Washington, D. O. DEAR SIR: I am enclosing a communication which I have received from one of my constituents. I will appreciate your giving serious consideration to this problem, based on its merits.
Please let me have as prompt a reply as possible, returning the enclosure, in order that I can inform the writer. Sincerely,
LYNDON B. JOHNSON.
FISHER G. LORSEY INTERESTS,
Houston, Tex., May 13, 1952. Hon. LYNDON JOHNSON, United States Senator,
Washington 25, D. C. DEAR SIR: I was very much surprised when I learned that the hearing to be conducted by the Committee on Expenditures in Executive Departments is to be held Wednesday, May 14, on the President's Reorganization Plan No. 3, which provides for the reorganization of the United States customs service, placing the entire personnel of the customs service under civil service.
Since practically no publicity has been given the President's Reorganization Plan No. 3, or to the hearing in respect thereto, it is urgently requested that sufficient publicity be given this program, together with an opportunity for the opposition to express its views at a later hearing.
It is only by accident that the writer learned of this hearing at this late date, although I try to keep posted on all matters affecting transportation, international trade, and those matters affecting our port. I have discussed this program with many of my associates and find that they are also completely in the dark as to the provisions of the President's Reorganization Plan No. 3 and its probable effect on international trade.
Due to the corrupt practices uncovered in several of the Government agencies recently, we naturally welcome a general housecleaning; but let's let the customs service alone, at least for the present, and see what improvement, if any, results from the reorganization of those departments where reorganization has been authorized, since the United States customs service not only pays its way but makes a profit.
There is no doubt that the main objective of the President's recommendation for the reorganization of the Customs Service, and placing it under civil service, is under the guise of economy. However, economy and civil service cannot be associated together so long as the present civil-service law, and the regulations in respect thereto, prevail.
I refer specifically to the basis for rating supervisory employees whose rating and compensation is based upon the number of employees under their supervision-supervisory employee's incentive therefore being to find ways and means of adding employees under their supervision rather than reducing the number.
The only possible economy that the most visionary optimist could expect, as a result of the President's recommendation, would be the elimination of 50 percent of the present 14 customs collectors. There is no reduction in the workload in each district; therefore, the number of employees will certainly not be less under civil service and the net results being that all collectors would be placed under civil service with the same incentive for adding personnel under their supervision rather than holding personnel to a minimum.
This very important matter should be brought to the attention of all interested parties, in order that they might be given an opportunity to study the effect upon commerce and international trade, before approval by Congress; and again I urge that you give all interested parties this opportunity, in order that they may be prepared to express themselves before your body at a later date.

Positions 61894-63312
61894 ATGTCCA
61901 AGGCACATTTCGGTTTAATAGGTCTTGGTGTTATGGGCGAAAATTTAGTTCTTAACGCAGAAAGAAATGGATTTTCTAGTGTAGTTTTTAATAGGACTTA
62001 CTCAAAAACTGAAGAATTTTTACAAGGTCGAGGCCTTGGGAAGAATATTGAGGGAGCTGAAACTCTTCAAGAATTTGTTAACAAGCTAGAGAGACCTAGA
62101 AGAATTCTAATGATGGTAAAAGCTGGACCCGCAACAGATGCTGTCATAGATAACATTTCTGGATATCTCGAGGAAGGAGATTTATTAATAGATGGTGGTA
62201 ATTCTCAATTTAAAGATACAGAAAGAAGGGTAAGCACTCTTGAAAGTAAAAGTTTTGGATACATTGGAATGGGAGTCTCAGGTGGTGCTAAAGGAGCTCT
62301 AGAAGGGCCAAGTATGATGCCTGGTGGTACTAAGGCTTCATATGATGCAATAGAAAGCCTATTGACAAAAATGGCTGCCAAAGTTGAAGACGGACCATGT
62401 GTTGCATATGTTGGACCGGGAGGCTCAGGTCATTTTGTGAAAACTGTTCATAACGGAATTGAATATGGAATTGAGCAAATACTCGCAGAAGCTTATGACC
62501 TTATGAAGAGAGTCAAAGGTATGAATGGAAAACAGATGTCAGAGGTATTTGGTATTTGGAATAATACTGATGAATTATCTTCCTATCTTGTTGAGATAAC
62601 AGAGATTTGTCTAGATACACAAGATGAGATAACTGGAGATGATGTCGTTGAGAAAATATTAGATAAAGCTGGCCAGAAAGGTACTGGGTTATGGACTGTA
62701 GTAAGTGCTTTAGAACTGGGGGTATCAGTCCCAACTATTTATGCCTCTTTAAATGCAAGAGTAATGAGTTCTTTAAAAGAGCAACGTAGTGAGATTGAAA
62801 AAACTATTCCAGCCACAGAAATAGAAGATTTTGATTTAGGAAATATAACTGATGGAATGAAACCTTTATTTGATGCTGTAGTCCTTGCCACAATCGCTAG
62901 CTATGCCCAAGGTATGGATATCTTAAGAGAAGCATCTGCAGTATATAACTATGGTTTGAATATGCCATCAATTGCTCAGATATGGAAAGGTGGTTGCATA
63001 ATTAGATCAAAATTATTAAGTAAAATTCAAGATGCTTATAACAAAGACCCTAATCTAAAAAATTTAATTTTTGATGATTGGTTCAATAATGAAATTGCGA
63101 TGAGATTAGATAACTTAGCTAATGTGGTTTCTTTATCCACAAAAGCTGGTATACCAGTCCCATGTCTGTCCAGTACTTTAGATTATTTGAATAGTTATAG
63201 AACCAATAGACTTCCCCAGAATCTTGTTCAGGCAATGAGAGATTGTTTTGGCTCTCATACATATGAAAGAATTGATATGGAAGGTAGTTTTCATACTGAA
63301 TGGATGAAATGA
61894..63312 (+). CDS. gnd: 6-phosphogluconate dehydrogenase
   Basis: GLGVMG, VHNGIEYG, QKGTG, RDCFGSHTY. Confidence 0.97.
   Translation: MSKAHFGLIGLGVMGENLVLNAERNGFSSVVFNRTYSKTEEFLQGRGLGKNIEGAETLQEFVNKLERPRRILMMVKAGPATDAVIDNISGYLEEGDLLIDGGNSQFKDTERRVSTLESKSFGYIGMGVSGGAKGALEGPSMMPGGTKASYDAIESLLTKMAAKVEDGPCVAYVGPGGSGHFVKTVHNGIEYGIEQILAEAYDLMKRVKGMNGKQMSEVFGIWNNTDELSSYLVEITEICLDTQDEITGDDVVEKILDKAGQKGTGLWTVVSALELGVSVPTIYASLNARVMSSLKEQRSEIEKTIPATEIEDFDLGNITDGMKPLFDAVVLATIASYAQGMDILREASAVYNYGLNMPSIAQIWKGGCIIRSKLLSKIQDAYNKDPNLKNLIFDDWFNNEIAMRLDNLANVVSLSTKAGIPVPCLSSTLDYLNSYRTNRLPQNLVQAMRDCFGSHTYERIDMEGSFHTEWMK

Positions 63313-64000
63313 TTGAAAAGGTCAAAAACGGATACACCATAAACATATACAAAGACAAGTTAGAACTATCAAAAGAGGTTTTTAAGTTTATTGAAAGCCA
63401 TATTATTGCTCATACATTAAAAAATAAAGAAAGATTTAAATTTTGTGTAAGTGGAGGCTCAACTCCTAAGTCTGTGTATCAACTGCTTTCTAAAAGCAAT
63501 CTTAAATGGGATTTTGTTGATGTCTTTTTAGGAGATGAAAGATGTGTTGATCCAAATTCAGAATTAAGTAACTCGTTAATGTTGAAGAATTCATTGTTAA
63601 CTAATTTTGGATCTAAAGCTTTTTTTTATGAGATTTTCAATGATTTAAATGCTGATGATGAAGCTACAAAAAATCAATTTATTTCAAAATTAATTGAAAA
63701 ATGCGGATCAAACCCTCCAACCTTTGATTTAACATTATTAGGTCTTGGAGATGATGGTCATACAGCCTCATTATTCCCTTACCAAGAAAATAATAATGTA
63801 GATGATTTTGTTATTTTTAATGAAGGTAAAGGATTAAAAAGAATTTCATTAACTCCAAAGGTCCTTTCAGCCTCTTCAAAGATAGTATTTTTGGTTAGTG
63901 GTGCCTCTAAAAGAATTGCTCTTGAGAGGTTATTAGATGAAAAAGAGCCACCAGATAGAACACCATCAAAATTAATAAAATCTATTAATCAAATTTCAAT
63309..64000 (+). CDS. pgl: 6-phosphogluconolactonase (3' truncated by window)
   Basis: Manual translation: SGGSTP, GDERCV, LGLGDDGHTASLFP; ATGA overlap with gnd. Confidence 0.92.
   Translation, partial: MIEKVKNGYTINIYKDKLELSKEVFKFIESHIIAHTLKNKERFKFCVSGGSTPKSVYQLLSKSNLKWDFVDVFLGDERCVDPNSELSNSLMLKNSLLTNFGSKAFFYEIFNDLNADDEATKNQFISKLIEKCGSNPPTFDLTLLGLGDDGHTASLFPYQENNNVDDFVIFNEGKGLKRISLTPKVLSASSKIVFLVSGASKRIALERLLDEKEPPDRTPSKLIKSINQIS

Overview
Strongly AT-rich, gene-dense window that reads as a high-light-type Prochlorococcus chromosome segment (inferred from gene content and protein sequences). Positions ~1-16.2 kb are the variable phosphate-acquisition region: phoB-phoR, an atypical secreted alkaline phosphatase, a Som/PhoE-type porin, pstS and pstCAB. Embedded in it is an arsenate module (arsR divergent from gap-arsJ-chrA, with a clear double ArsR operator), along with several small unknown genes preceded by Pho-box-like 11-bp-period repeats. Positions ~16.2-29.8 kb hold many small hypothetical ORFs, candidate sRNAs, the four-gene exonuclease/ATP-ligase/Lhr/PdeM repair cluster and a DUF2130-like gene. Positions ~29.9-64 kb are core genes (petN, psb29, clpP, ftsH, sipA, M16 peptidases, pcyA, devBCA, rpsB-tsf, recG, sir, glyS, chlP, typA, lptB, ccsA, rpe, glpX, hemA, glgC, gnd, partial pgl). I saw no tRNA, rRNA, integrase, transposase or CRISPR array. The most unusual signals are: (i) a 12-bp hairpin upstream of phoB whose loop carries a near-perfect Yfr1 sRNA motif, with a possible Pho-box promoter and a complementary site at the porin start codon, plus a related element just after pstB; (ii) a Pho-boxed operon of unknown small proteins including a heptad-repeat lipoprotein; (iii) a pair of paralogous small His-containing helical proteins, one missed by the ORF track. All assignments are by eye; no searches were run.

In making this request, I am sure that I am expressing the opinion of many had they been familiar with the provisions of the President's recommendation and its possible effect. Sincerely yours,
(Signed) F. G. Dorsey.
UNITED STATES SENATE,
May 26, 1952.
Senate Office Building, Washington, D. C. DEAR SIR: With reference to a telephone conversation between members of your committee and my office, I am attaching a letter from Mr. Sydnor Oden, of the Houston Chamber of Commerce.
I would appreciate your consideration of the remarks contained in Mr. Oden's letter and a reply thereto in order that I may advise him more fully of information regarding Reorganization Plan No. 3. With best wishes, I am, Sincerely,
LYNDON B. JOHNSON.
HOUSTON CHAMBER OF COMMERCE,
Houston, Ter., May 23, 1952. Hon. LYNDON B. JOHNSON, Senator from Texas,
Senate of the United States, Washington, D. C. DEAR SENATOR JOHNSON: The attached resolution regarding Reorganization Plan No. 3 of 1952, as affecting the customs service, was drafted by direction of our world trade committee in its May 14 meeting and subsequently approved by the executive committee of the Houston Chamber of Commerce on May 20. In offering this resolution for your consideration, we would emphasize our first purpose to be governmental economy and to that end we urge you to devote your best and unrelenting efforts.
The customs service is one of the few self-liquidating agencies of the Federal Government; if its operation be impaired, by whatever good intention, not only will our imports be delayed and our importers injured monetarily but the Government will lose revenue.
Our copy of Reorganization Plan No. 3 as it affects the customs service, gives no specific or detailed explanation of its general proposals so that it is impossible to calculate the probable effect on imports, importers, and the Government. This chamber of commerce has repeatedly urged passage of the Customs Simplification Act as a practical and sound approach to efficiency and economy in the customs service. The proposed plan might have some sound provisions to recommend it and it might contain objectionable features deserving congressional